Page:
The capitalist system is always on the look-out for a quick “profit”. But what is even truer is that they are always looking at profit in the short term only. In the long run even capitalist production will lose out, in lots of ways: the soil will get impoverished; the environment spoilt; underground water supplies will decrease drastically; the capitalist negligence will destroy insects and animals which contribute to the perpetuation of life on our planet. In the mid-west of the United States, the soil has been so impoverished (through uncontrolled cultivation and petrol exploitation), that today there is desertification over there.
In Israel in the 1950’s the Kibbutz cooperatives developed integrated farming with an adapted irrigation system in the desert of Negev. This shows how cooperation and integrated development can develop a new agricultural system. Planters and farmers in regions where there is a scarcity of water like in India and Australia have also carried out this experiment.
To cultivate in deserts and arid and semi-arid regions, is worthy twice-over. Firstly it is worthy, because it allows the development of seeds, which can resist the desert climate, and it allows cultivation in regions where water is scarce. Secondly, it helps to prevent desertification.
These kinds of long term vision will not be possible with agriculture based on the profit motive.
In Mauritius there have been experiments on cattle rearing, cultivation and fish breeding. The St Martin project has been one of those experiences, where waste from one production unit is recycled naturally into the next stage without it being of any cost (e.g. chicken waste becomes fertilizer). This is an advantage because it increases the value of one waste product, and makes it become useful, replacing the need for fertilizers which cost money, pollute the earth and water, and can be harmful for the flora and the fauna.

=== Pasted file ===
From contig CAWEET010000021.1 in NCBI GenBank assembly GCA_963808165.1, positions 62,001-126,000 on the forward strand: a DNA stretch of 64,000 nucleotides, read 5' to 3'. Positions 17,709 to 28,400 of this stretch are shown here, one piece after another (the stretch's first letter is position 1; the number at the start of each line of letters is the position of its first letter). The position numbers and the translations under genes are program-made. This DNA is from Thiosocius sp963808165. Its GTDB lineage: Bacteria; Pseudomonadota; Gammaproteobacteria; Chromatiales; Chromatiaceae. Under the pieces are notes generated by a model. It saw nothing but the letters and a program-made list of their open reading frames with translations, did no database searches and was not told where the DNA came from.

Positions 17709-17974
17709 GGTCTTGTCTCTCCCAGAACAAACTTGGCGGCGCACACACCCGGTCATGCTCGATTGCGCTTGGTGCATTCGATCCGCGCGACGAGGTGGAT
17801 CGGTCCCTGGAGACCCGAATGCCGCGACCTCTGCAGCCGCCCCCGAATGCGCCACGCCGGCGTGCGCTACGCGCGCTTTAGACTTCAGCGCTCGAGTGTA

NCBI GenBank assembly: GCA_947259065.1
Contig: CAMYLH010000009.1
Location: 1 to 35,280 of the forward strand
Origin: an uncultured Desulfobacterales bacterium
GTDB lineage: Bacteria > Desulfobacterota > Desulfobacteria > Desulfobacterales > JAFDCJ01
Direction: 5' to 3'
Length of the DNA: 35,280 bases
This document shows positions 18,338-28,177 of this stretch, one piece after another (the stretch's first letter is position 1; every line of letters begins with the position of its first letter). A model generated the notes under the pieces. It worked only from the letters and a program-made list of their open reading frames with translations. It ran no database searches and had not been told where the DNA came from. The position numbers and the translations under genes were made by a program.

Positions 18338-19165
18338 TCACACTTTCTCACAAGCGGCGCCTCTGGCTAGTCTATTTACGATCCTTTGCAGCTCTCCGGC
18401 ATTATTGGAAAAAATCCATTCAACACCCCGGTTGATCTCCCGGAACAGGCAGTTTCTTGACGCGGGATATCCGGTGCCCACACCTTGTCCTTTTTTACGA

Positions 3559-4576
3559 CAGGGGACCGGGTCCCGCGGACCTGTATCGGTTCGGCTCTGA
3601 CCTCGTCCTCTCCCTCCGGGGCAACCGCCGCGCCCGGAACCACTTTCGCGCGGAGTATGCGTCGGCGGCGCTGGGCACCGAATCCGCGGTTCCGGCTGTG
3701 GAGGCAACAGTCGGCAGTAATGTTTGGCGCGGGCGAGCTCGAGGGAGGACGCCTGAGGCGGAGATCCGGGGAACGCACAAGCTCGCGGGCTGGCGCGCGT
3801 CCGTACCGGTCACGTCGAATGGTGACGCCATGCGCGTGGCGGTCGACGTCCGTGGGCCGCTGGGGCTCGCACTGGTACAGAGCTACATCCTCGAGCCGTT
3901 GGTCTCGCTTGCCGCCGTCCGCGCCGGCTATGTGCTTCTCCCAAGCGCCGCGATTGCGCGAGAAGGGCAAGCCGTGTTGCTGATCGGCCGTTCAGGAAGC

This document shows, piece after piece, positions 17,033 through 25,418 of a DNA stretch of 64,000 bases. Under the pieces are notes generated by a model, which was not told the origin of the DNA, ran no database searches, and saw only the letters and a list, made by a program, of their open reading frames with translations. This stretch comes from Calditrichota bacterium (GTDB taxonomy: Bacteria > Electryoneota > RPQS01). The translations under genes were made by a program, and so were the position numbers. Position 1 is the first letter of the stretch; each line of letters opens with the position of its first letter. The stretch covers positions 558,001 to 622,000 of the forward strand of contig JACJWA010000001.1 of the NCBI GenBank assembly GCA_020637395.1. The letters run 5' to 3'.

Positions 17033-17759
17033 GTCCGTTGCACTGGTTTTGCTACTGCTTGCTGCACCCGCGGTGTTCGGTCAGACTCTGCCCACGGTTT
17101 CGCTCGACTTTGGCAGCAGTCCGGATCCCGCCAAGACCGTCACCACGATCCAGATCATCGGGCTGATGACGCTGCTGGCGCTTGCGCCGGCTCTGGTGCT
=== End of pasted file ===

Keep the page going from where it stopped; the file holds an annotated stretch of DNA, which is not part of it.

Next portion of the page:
This kind of production (like in China or Mauritius) can be done on a large scale or can be done through the link between different projects (small planters and cattle breeders, cooperating in the same process). See references at the end of the book for articles on cooperative like the Plaisance & La Ferme Mixed Farming Society and on experiments in China.
This system brings the land ownership question into focus. Landowners have short-term interests; more profit can be made through speculation very often, than through agriculture. For example IRS (Integrated Resort Schemes) will seem more profitable to land-owners than the development of the food sector, even though the latter would enhance the economy for everybody. As long as land will be under private control, it will be very difficult to get the degree of food security that is essential for the people. We must move towards a collective control and ownership of land.
The consequence of private control of land is that most human beings have no access to land at all. This means that their contribution toward agricultural and economic development is absent, and thus our overall production of ideas is impoverished. Productivity growth is limited. Dynamic development comes through research, observation and the transmission of millenarian knowledge.
There is urgency in this work. If we lose this millenarian knowledge, we will never get it again. This means that we, the people of the planet, could be under the direct control of the big multinationals, registered in the United States, and which want to make profit through registering patents on life (seeds and animals), and where our food security will be endangered.
In the present context, it is important that we put the question of the production of energy together with agriculture and agro-industry. The traditional petroleum sources of energy (fossil fuels) are becoming more and more expensive, and represent a serious and irreversible threat to our ecology. Thus it is necessary to think on a new politics for the supply of energy. All modern production is dependant on energy.
In Lalit’s campaign, we are linking two-or-three important issues into the debate. Firstly, we believe it is a fundamental human right to have a power supply in one’s home. At the same time, we believe that the new generation of “ecological rights” gives us a basic right to an unpolluted environment. This means we do not think the debate should be limited to the question of the selling price of what is a “factor of production” for some consumers and a mere “commodity” for others. We are dealing with human rights.